Saturday, June 21, 2014

Fukushima energy cost for Japan

The 2014 Annual Report on Energy, published by the Ministry of Economy, Trade and Industry (METI), shows that Japan depended on imported fossil fuels for 88% of its electricity in fiscal year 2013, compared with 62% in fiscal 2010, the last full-year before the March 2011 accident at the Fukushima Daiichi plant. With almost its entire nuclear fleet offline, Japan reliance on fossil fuels peaked in fiscal year 2012 at 92.2%.
Japan was self-sufficient for just 6% of its energy demand in fiscal 2012, primarily from hydro and other renewable sources. With two units at the Ohi plant operating for just a few months, nuclear electricity generation met just 0.6% of its energy needs that year. Compared with fiscal 2010, prior to the Fukushima Daiichi accident, Japan was almost 20% energy self-sufficient, with nuclear energy meeting 15% of its total energy needs.
The additional fuel costs that Japan faced in fiscal 2013 to compensate for its nuclear reactors being idled was ¥3.6 trillion ($35.2 billion). Japan reported a trade deficit of ¥11.5 trillion ($112 billion) for the year, largely directly and indirectly due to these additional fuel costs. This compares with trade deficits of ¥6.9 trillion ($68 billion) in 2012 and ¥2.6 trillion ($25 billion) in 2011, following a ¥6.6 trillion ($65 billion) surplus in 2010.
In parallel, Japanese energy consumers have faced increasing electricity tariffs over the past three years. Domestic users have seen a 19.4% increase in tariffs between fiscal 2010 and fiscal 2013, while industrial users have seen their tariffs rise 28.4% over the same period.
Total electricity consumption in Japan decreased 8% between 2010 and 2012, from 996 TWh to 916 TWh. This decrease has mainly resulted from energy conservation measures.

As a results of its increased use of fossil fuels, Japan's carbon dioxide (CO2) emissions have also grown over the past three years. Emissions from electricity generation accounted for 36.2% of the country's total CO2 emissions of 1343 million tonnes in fiscal 2012, up from 33.6% of total emissions of 1307 million tonnes in 2011. In fiscal 2010, electricity generation accounted for just under 30% of Japan's total CO2 emissions of 1256 million tonnes.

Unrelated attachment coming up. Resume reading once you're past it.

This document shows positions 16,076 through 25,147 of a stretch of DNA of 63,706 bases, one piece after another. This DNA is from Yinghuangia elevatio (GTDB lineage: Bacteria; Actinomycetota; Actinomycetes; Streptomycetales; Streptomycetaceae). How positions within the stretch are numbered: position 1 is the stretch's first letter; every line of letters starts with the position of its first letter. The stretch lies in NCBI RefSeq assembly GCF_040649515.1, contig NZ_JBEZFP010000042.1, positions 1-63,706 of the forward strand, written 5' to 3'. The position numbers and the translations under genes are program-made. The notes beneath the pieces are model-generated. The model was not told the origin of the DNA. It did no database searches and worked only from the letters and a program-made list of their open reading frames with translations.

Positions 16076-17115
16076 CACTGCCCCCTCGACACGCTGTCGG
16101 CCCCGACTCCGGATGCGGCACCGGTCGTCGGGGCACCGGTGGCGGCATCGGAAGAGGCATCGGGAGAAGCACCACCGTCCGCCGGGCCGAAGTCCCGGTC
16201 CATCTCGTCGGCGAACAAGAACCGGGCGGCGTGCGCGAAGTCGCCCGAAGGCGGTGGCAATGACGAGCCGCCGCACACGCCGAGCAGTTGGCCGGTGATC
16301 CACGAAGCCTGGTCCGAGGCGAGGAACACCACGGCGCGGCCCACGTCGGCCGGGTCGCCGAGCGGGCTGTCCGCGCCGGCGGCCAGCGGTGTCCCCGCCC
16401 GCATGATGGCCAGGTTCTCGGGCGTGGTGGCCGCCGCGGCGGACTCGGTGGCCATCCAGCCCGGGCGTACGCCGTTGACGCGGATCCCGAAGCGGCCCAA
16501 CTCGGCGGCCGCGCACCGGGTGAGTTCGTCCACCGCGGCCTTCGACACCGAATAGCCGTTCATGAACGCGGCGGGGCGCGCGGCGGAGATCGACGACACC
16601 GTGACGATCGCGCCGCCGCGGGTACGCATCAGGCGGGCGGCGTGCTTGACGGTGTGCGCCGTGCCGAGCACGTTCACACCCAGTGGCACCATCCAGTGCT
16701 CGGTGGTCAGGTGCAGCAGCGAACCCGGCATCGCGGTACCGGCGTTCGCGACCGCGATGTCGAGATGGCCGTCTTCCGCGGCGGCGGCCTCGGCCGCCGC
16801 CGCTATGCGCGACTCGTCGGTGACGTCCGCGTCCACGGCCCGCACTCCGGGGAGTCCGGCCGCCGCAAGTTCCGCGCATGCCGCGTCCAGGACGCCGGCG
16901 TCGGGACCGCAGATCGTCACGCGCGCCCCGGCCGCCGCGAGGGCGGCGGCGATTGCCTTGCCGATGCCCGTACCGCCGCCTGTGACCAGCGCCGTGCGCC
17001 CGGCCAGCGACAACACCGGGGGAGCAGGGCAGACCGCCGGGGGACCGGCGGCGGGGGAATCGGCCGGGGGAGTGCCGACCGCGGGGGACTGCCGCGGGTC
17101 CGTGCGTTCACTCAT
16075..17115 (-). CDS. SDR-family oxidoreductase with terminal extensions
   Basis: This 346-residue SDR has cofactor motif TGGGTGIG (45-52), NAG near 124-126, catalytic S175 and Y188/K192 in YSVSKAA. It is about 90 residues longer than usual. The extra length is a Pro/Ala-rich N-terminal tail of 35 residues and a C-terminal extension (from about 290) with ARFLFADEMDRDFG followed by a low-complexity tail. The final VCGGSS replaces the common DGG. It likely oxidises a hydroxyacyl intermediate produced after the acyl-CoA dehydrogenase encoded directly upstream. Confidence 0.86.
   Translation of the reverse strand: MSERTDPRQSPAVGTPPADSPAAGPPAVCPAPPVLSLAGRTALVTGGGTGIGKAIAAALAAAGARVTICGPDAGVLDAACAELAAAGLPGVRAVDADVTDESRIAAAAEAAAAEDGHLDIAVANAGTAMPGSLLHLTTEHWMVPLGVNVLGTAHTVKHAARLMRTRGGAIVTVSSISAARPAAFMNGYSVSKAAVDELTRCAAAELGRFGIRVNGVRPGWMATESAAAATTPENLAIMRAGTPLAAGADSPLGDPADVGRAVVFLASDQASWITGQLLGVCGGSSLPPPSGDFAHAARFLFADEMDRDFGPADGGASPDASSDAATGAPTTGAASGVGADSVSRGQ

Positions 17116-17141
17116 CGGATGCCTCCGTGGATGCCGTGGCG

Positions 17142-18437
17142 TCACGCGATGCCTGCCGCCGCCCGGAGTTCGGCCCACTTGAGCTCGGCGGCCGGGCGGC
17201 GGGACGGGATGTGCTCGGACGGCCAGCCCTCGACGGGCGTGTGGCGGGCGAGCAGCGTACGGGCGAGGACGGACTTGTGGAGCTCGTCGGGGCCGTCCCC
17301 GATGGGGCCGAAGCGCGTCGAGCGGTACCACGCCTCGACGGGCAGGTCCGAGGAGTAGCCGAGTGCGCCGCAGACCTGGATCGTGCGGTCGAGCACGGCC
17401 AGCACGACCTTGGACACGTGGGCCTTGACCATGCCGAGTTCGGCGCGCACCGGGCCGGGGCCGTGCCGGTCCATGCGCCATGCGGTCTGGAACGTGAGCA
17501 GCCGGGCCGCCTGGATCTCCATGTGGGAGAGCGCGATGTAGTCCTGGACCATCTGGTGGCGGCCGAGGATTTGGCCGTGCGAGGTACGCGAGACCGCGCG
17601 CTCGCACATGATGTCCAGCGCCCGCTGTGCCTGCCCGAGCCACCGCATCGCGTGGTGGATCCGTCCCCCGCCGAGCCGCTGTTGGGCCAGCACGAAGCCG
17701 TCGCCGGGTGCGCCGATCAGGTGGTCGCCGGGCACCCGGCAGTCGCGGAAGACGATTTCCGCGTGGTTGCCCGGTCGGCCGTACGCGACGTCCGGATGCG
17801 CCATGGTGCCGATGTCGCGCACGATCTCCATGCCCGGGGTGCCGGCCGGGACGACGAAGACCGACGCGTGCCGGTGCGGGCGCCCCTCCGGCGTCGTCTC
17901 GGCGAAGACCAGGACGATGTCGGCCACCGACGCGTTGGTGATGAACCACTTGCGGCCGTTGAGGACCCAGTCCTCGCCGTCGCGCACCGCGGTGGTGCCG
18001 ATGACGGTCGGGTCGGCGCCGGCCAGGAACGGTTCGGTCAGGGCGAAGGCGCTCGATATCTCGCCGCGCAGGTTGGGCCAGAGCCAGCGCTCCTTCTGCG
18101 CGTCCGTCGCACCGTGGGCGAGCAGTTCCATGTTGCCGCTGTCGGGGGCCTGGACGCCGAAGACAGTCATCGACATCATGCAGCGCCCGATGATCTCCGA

An annual report on energy is published annually in Japan to provide an overview of the country's energy situation and to provide the government with guidance on energy policy. The report also provides a summary of measures taken to address the energy supply-demand balance by the government in fiscal 2013.
The policy has been three years in the making, and is Japan's fourth Basic Energy Plan - previous plans were passed in 2003, 2007 and 2010. It is the first to be approved since the Fukushima nuclear accident of 2011 prompted the extended shutdown of the nuclear power plants on which the country had hitherto relied for some 30% of its electricity. A draft of the plan was published by Japan's Ministry of Economy, Trade and Industry (METI) in February.
The latest plan, like its predecessors, recognises the necessity of energy security for the country which is poor in fossil fuel resources. The policy includes commitments to "clean energy" initiatives but places emphasis on ensuring stable and secure energy supplies.
Since its nuclear plants have been off line Japan has seen its fossil fuel imports and greenhouse gas emissions increase. Imports of LNG and thermal coal worth JPY 8.2 trillion ($80 billion) accounted for nearly 10% of total Japanese imports of JPY 81.3 trillion ($793 billion) in 2013.
Setting out policies for the production and supply of nuclear and other energy sources, including clean energy initiatives, the 78-page document designates nuclear energy as an important component of Japan's energy mix and looks to the restart of the country's reactors, while emphasising the priority of safety considerations in the restart and operation of any nuclear plants.